“The Art of Classical Guitar Playing” by Charles Duncan is a comprehensive explanation of every aspect of classical guitar technique. Starting with the most fundamental concepts (seated posture, the basic hand positions) Duncan systematically explains every physical detail that goes into creating the most beautiful and refined sounds on the guitar.
In terms of content, this book is sort of the opposite of a method book. Most classical guitar method books are filled with musically notated exercises and contain only a few paragraphs of writing about technique. The Art of Classical Guitar Playing on the other hand, has relatively few exercises and instead contains extensive written explanations, supported by many diagrams and drawings. Read more >>>
Obviously, the only way to develop classical guitar technique is by actually playing. So why take the time to read this book that simply talks about guitar playing? Well, what is not so obvious is that plugging away for hours on some technical exercise without adequate explanation as to the exercise’s purpose can be a complete waste of time.
The development of solid technique involves many layers of refinement and it is hardly and intuitive process. I have found this book to be an invaluable supplement to the exercises and etudes found in the various method books. There is no substitute for the understanding one gains from studying this book. Its pages contain the knowledge to unlock the purpose(s) of the individual exercises and etudes we guitarists use to build our technique. The difference in the amount of progress made through purposeful, knowledgeable practice, than by diligent (though aimless) repetition, can not be overestimated.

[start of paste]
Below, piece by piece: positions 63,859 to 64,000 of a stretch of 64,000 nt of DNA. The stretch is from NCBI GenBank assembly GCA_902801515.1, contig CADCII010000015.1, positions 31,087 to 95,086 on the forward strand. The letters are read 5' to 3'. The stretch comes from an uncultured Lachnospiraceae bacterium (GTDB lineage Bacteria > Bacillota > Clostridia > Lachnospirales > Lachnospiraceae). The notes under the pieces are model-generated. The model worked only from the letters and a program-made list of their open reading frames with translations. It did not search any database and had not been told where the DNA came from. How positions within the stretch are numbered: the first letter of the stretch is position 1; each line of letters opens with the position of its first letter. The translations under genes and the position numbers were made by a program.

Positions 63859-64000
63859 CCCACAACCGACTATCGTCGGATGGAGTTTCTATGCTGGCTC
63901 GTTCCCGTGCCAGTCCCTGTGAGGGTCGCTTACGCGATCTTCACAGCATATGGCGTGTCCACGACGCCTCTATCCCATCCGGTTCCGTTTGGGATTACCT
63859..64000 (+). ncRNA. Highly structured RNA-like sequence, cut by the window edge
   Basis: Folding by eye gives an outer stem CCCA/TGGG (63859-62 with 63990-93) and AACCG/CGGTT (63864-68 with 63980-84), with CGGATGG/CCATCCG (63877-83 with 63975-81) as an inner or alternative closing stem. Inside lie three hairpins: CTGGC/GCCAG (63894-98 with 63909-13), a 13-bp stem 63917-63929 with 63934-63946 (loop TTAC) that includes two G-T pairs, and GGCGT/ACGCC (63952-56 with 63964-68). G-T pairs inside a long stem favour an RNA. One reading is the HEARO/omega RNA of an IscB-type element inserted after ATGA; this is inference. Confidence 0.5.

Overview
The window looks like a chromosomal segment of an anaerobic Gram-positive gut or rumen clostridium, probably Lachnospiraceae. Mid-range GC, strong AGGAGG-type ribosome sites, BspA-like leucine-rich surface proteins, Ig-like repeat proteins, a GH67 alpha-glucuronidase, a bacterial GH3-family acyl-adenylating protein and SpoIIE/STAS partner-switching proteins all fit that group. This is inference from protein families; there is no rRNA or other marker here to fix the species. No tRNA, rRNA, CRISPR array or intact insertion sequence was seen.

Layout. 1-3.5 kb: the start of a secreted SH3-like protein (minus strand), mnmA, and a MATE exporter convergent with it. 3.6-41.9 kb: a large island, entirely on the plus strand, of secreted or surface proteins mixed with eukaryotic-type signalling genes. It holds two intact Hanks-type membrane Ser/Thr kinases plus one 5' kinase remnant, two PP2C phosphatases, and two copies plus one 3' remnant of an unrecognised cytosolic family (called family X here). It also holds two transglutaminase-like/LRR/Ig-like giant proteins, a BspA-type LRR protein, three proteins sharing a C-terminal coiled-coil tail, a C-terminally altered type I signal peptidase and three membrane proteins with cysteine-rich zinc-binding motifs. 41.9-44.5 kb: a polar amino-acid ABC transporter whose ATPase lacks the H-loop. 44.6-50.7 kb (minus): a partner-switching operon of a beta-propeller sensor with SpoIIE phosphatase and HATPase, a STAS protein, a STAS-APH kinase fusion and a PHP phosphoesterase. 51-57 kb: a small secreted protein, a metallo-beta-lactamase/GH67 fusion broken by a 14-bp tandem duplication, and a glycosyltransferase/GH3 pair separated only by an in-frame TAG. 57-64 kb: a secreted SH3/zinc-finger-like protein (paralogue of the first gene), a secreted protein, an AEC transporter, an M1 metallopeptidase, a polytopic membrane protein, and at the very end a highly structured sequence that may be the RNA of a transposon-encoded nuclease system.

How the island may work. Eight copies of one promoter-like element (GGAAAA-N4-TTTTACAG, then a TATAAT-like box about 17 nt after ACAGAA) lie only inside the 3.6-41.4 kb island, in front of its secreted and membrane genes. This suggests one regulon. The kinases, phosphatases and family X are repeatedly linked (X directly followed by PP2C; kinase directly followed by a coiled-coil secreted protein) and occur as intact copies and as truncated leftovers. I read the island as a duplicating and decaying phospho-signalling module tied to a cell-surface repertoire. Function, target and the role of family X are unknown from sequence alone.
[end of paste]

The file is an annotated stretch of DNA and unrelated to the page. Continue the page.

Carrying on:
Of the countless technical concepts that this book helped me to understand better, perhaps the most valuable is the concept of developing greater AWARENESS on the instrument. The concept of awareness is so powerful because it covers both the breadth and depth of our senses. Whether we are trying to sharpen our perceptions (of pitch, timing, touch or tone) or more securely coordinate technical movements, the feeling that we strive for is that of greater awareness! That is why we are practicing. We are not mindlessly repeating movements to build up muscle memory. This book helped me realize that we are, through repetition, integrating these movements and sensations into our overall sense of awareness at the instrument. And this realization has had a continual effect on my practicing and playing.
The last thing I want to say about this book is that I have read it more than once and it has benefitted me in different ways each time. I think as I continue to grow as a player I am able to access more and more of the valuable insights Duncan has collected here. After all, one can only incorporate so many new ideas at one time. I will return to this book again in a year or so to have my mind blown all over again!